WASHINGTON (AP) — The Latest on President Donald Trump's decision on the Iran nuclear deal (all times local):
Iran's president is saying there's a "short time" to negotiate with the countries remaining in the nuclear deal, warning his country could start enriching uranium more than ever in the coming weeks.
President Hassan Rouhani (hah-SAHN' roh-HAH'-nee) made the statement Tuesday immediately after President Donald Trump said he was pulling the U.S. out of the nuclear deal.
Do not quit Iran deal, UN urges Trump
UN Secretary General Antonio Guterres warns of the risk of war if the nuclear accord is not preserved.Speaking to the BBC, Mr Guterres said there was a real risk of war if the 2015 agreement was not preserved.
The latest developments come at a time of high tension in the Middle East, with the US accusing "Weapons-grade" uranium is 90% enriched or more . Why has Iran increased its enrichment rate? Mr Kamalvandi also said Iran might start enriching uranium up to 5% concentration so that it could
A top advisor to Iran 's supreme leader has hinted Tehran could boost its uranium enrichment to five percent for "peaceful" aims, ahead of deadline it The accord capped Iran 's enrichment maximum at 3.67 percent, sufficient for power generation but far below the more than 90 percent level required for
Rouhani spoke live on Iranian state television. He says he will be sending Foreign Minister Mohammad Javad Zarif to countries remaining in the accord.
He says, "I have ordered Iran's atomic organization that whenever it is needed, we will start enriching uranium more than before." He says Iran would start this "in the next weeks."
The French president's office says France, Britain and Germany "regret" U.S. President Donald Trump's decision to leave the Iranian nuclear accord, calling it a threat to global efforts to contain nuclear weapons.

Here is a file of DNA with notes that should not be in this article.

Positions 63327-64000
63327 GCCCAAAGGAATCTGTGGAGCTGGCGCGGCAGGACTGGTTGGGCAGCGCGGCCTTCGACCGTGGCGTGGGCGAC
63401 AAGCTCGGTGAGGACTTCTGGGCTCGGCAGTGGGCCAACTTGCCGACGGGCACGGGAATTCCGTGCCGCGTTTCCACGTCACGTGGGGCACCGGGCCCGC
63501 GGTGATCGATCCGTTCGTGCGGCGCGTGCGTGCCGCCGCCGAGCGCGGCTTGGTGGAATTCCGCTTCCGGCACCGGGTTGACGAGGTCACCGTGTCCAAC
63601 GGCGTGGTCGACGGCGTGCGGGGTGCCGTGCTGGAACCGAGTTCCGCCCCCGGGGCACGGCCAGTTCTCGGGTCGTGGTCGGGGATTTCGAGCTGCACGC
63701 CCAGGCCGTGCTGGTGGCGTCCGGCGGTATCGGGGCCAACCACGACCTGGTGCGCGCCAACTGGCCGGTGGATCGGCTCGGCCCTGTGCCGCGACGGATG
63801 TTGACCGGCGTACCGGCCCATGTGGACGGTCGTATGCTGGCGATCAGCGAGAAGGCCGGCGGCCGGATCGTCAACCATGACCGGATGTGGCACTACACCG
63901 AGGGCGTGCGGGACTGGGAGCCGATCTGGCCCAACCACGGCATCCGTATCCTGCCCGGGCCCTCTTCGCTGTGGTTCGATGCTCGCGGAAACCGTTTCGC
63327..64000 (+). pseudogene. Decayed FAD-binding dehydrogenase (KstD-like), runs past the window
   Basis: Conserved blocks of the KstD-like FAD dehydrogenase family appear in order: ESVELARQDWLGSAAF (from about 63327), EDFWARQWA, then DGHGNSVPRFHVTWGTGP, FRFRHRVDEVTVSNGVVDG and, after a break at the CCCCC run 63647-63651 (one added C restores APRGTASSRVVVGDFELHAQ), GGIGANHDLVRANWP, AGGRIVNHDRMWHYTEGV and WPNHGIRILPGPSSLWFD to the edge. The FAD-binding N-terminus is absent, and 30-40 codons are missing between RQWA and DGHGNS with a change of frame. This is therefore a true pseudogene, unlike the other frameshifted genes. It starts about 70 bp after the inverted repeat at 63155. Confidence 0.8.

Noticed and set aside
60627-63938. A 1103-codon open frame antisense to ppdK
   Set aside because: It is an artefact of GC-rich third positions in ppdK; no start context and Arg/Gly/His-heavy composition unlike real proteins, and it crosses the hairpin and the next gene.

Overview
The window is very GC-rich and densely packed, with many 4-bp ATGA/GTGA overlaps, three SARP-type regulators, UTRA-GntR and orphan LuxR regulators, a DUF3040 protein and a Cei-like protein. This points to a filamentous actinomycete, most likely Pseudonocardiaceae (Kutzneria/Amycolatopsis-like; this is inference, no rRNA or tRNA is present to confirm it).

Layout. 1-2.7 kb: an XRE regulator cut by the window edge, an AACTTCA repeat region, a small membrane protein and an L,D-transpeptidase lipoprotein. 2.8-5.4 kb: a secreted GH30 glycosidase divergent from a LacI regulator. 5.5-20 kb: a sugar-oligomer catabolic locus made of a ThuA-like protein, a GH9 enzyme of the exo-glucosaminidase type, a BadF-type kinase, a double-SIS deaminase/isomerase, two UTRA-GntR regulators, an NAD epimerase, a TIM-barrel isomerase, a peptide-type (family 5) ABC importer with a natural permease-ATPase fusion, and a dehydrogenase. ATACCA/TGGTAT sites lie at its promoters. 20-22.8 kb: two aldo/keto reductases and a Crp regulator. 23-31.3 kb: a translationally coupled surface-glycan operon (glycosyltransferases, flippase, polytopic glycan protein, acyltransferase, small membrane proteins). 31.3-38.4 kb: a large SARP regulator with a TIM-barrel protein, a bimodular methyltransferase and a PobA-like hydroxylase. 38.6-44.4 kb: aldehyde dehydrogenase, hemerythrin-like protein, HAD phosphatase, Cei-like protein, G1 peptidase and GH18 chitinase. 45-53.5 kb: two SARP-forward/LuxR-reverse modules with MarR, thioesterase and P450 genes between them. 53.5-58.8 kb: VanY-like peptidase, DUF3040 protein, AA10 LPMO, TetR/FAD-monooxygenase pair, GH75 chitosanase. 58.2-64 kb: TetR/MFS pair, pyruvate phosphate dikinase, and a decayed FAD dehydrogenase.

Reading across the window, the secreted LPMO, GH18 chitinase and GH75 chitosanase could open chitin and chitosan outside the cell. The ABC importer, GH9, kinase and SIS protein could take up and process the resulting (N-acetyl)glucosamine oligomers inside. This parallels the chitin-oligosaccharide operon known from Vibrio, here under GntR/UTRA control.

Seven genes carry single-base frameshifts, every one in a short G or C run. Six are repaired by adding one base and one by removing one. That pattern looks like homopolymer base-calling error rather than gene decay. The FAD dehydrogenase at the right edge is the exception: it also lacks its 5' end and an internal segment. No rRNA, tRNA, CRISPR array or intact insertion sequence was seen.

French President Emmanuel Macron tweeted that the "nuclear non-proliferation regime is at stake" because of Trump's announcement Tuesday.
Macron's office says the French president spoke Tuesday evening with German Chancellor Angela Merkel and British Prime Minister Theresa May about the Iran accord and next steps after Trump's decision.
Netanyahu’s Intelligence Bombshell Should Spell End of Iran Deal
It’s time to reinstate sanctions and ramp up the pressure on Tehran.Editor’s note: The opinions in this article are the author’s, as published by our content partner, and do not necessarily represent the views of MSN or Microsoft.
Enriching uranium to 20 percent is considered above the requirement for nuclear energy production, but still well below the 80 to 90 percent enrichment required for a nuclear weapon. Previous analysis by the Bulletin of the Atomic Scientists concluded enriching uranium at 20 percent is "likely intended"
Uranium enrichment "will increase as much as needed for our peaceful activities," Ali Akbar Velayati, international affairs advisor to Supreme Leader Ayatollah Ali Khamenei said in an interview published Friday on the leader 's official website. "For Bushehr nuclear reactor we need five percent enrichment
The three European countries negotiated the 2015 deal with the U.S., Russia, China and Iran.
The European powers strongly support the accord as the best way to contain Iran's nuclear ambitions. Trump says it's not tough enough on Iran.
The European Union foreign policy chief says the Iran nuclear agreement is a pillar of international security and she is calling on its signatories to continue to respect it.